NT WorkSafe

Queensland Department of Natural Resources and Mines

Safe Work Australia

SafeWork NSW

SafeWork SA

South Australian Department of Primary Industries and Regions (PIRSA)

Western Australian Department of Mines, Industry Regulation and Safety

WorkSafe Tasmania

WorkSafe Victoria

Worksafe WA - Department of Mines, Industry Regulation and Safety

 

Industry associations and advisory bodies

Australian Mines and Metals Association (AMMA)

Australian Mining Association (AMA)

Mine Managers Association of Australia (MMAA)

Mining, Equipment, Technology and Services Growth Centre (METS Ignited)

Minerals Council of Australia (MCA)

Mines Rescue

NSW Mining and Petroleum Competence Board

 

State Training Advisory Bodies

Construction Industry Training Board (SA)

Energy Skills Queensland (ESQ)

Industry Skills Advisory Council Northern Territory (ISAC NT)

Resources Industry Training Council (RITCWA)

Resources and Infrastructure NSW Industry Training Advisory Body

 

Employee associations

Australian Manufacturers Workers Union (AMWU)

Australian Workers' Union (AWU)

Construction Forestry Mining & Energy Union (CFMEU)

 

Relevant research

SkillsDMC: Resources and infrastructure: industry workforce analysis and forecast

 

Data sources and notes

Department of Employment, 2017, Employment Projections, available from the Labour Market Information Portal website :

  • Employment projections to May 2022, by ANZSIC 2 digit industry:
    • 08 Metal Ore Mining.
  • By ANZSCO, selected 4 digit occupations, employment projections to May 2022:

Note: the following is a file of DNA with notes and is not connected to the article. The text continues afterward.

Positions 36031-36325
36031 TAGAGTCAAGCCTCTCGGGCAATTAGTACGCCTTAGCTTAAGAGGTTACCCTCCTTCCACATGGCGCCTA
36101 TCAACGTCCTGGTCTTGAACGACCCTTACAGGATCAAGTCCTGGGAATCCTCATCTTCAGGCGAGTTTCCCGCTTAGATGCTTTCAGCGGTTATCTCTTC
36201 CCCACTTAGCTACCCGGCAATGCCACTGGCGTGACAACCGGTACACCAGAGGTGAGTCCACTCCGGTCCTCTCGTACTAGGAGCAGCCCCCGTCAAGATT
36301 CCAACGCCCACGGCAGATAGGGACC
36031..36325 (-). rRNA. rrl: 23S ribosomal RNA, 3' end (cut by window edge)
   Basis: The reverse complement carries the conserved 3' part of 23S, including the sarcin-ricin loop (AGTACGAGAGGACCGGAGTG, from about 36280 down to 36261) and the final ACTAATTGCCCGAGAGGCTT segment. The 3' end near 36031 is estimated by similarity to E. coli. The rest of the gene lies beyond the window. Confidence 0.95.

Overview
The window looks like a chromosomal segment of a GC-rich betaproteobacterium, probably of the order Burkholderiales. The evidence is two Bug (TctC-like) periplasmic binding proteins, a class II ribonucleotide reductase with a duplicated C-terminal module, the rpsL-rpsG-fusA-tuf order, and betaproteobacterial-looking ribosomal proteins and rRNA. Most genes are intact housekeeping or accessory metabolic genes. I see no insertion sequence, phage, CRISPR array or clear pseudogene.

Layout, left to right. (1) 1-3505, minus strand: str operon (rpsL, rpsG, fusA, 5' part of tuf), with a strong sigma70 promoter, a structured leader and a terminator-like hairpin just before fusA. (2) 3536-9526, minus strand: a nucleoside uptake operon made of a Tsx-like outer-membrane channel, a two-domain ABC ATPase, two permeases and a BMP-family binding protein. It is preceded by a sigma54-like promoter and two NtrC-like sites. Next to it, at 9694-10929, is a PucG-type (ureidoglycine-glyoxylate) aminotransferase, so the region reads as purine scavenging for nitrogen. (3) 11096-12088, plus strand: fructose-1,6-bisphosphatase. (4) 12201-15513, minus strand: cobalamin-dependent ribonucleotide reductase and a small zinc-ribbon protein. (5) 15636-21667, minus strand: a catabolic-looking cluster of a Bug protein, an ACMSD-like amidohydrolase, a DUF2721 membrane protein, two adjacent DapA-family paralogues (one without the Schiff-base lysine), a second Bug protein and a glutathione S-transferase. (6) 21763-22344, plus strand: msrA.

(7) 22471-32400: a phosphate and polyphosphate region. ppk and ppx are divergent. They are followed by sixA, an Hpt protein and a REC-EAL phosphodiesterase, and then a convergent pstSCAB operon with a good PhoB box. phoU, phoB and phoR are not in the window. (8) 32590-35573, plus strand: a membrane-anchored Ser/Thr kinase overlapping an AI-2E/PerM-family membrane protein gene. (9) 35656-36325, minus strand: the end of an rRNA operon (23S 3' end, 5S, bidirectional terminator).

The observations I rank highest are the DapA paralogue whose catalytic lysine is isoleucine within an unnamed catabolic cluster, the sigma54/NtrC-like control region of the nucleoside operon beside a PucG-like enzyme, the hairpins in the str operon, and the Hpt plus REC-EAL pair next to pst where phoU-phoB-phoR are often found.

• 7122 Drillers Miners and Shot Firers
    • 3232 Metal Fitters and Machinists
    • 3129 Other Building and Engineering Technicians.

Australian Bureau of Statistics 2017, Employed persons by industry group of main job (ANZSIC), Sex, State and Territory, November 1984 onwards, 6291.0.55.003 – EQ06, viewed 1 September 2017 <http://www.abs.gov.au/AUSSTATS/abs@.nsf/DetailsPage/6291.0.55.003May%202017?OpenDocument>.

  • Employed total, 2000 to 2017, May quarter, by ANZSIC 2 digit industry:
    • 08 Metal Ore Mining.

Australian Bureau of Statistics 2017, 2016 Census – employment, income and unpaid work, TableBuilder. Findings based on use of ABS TableBuilder data.

  • Employment level by:
    • 08 Metal Ore Mining industry
    • 4 digit level occupations to identify the relevant VET-related occupations in the industry as a proportion of the total workforce.                                  

Training data has been extracted from the National VET Provider Collection, Total VET Students and Courses from the following training package or qualifications:

RII Resources and Infrastructure Industry and MNM Metalliferous Mining Training Packages:

  • Certificate II in Underground Metalliferous Mining
    • RII20409 - Certificate II in Underground Metalliferous Mining
    • RII20413 - Certificate II in Underground Metalliferous Mining
    • RII20415 - Certificate II in Underground Metalliferous Mining
    • MNM20106 - Certificate II in Metalliferous Mining Operations (Open Cut)
  • Certificate III in Underground Metalliferous Mining
    • RII30309 - Certificate III in Underground Metalliferous Mining